The Marshal Foch statue
The statue by Firmin Michelet in honour of the war hero Marshal Foch was inaugurated in 1937. The statue would be spared when Hitler had the clearing destroyed in June 1940. It was even protected within a wooden box during the carriage shelter’s demolition by dynamite. The British, French and Polish flags remind us that Ferdinand Foch was Marshal of Great Britain, France and Poland.
The Sacred Slab
Inaugurated along with the Alsace-Lorraine Monument, this slab is carved from the same Vire granite as the Tomb of the Unknown Soldier. Its inscription reads: “Here, on 11 November, the criminal pride of the German empire was vanquished by the free peoples it had sought to enslave.”
The Alsace-Lorraine Monument
Inaugurated on 11 November 1922, this work by the wrought-iron worker Brandt is dedicated to the French Army and commemorates the annexation of Alsace and Lorrain, German territories since the Franco-Prussian War of 1870. The monument portrays the German eagle being slain by the French Army.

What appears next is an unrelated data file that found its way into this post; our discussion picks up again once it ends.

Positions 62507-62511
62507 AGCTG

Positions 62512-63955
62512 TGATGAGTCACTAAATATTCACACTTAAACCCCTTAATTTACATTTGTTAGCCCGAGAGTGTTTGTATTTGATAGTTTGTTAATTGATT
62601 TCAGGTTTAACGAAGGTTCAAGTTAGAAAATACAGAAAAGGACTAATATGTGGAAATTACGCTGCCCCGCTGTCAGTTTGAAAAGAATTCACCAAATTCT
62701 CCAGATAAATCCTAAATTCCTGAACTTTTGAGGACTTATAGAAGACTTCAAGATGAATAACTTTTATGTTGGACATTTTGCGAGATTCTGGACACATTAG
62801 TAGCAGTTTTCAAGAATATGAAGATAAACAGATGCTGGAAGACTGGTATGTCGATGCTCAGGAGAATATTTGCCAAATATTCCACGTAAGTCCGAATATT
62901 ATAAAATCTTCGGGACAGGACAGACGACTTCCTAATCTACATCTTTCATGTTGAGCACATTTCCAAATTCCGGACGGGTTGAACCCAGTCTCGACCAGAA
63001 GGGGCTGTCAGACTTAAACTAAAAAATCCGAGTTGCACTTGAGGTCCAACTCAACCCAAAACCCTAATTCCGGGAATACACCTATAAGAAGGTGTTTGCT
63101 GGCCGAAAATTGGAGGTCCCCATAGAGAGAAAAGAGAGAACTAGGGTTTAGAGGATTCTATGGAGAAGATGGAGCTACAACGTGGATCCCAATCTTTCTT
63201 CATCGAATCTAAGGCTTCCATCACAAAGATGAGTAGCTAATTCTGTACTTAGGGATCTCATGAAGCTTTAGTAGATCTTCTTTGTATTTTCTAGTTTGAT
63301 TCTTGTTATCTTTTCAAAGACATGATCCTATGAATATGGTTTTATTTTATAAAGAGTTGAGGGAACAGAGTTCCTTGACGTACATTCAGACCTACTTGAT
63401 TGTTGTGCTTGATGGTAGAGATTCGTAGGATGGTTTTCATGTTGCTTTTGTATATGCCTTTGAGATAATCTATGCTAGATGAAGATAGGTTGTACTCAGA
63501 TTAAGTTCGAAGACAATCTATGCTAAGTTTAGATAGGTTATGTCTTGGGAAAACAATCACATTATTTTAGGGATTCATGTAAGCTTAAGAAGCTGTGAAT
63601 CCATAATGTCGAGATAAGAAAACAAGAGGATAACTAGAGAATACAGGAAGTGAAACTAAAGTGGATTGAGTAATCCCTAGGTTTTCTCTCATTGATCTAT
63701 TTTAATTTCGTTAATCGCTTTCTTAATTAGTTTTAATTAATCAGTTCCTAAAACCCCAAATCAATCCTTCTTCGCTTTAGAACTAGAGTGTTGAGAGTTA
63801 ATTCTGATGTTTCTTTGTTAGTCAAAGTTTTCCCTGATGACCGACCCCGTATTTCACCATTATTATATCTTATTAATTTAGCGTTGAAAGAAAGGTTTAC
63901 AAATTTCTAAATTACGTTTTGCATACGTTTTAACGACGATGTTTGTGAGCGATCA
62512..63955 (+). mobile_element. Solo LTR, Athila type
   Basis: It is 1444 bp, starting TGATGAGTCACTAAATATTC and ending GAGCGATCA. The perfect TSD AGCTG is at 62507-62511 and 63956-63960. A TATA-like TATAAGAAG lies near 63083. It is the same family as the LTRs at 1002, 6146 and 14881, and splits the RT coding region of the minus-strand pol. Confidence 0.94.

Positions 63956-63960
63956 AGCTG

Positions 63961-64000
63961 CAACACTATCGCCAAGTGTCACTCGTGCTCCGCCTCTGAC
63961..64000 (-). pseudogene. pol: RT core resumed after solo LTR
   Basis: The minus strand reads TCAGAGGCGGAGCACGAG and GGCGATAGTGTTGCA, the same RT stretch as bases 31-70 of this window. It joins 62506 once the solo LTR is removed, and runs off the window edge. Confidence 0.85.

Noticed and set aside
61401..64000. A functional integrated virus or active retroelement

The Peace Ring
Installed within the Armistice Clearing where the carriage once stood, this patinated-bronze ring rising 3.5 metres and weighing 1.5 tons was created by the artist Clara Halter. Bearing the word peace in 52 different languages, the ring symbolizes the alliance and unification of all peoples.
The memorial Garden
Before leaving the Armistice Memorial, take advantage of your visit to discover this space for reflection and meditation. Raised in memory of Augustin Trébuchon, the last soldier killed during WWI, this space pays tribute to all soldiers killed in battle since the Franco-Prussian War of 1870, including wars carried out abroad.
The FT17 tank
The FT17 was a light tank whose turret could be armed with a 37-mm cannon or an 8-mm machine gun. Its introduction would modify the outcome of the war.
The French 75-mm cannon was the first equipped with a hydraulic system preventing its recoil upon firing. This allowed for a much faster firing rate. While not quite as high-performance as the French 75-mm cannon, the German 77-mm artillery piece proved terribly destructive. Both sides suffered heavy casualties due to artillery fire.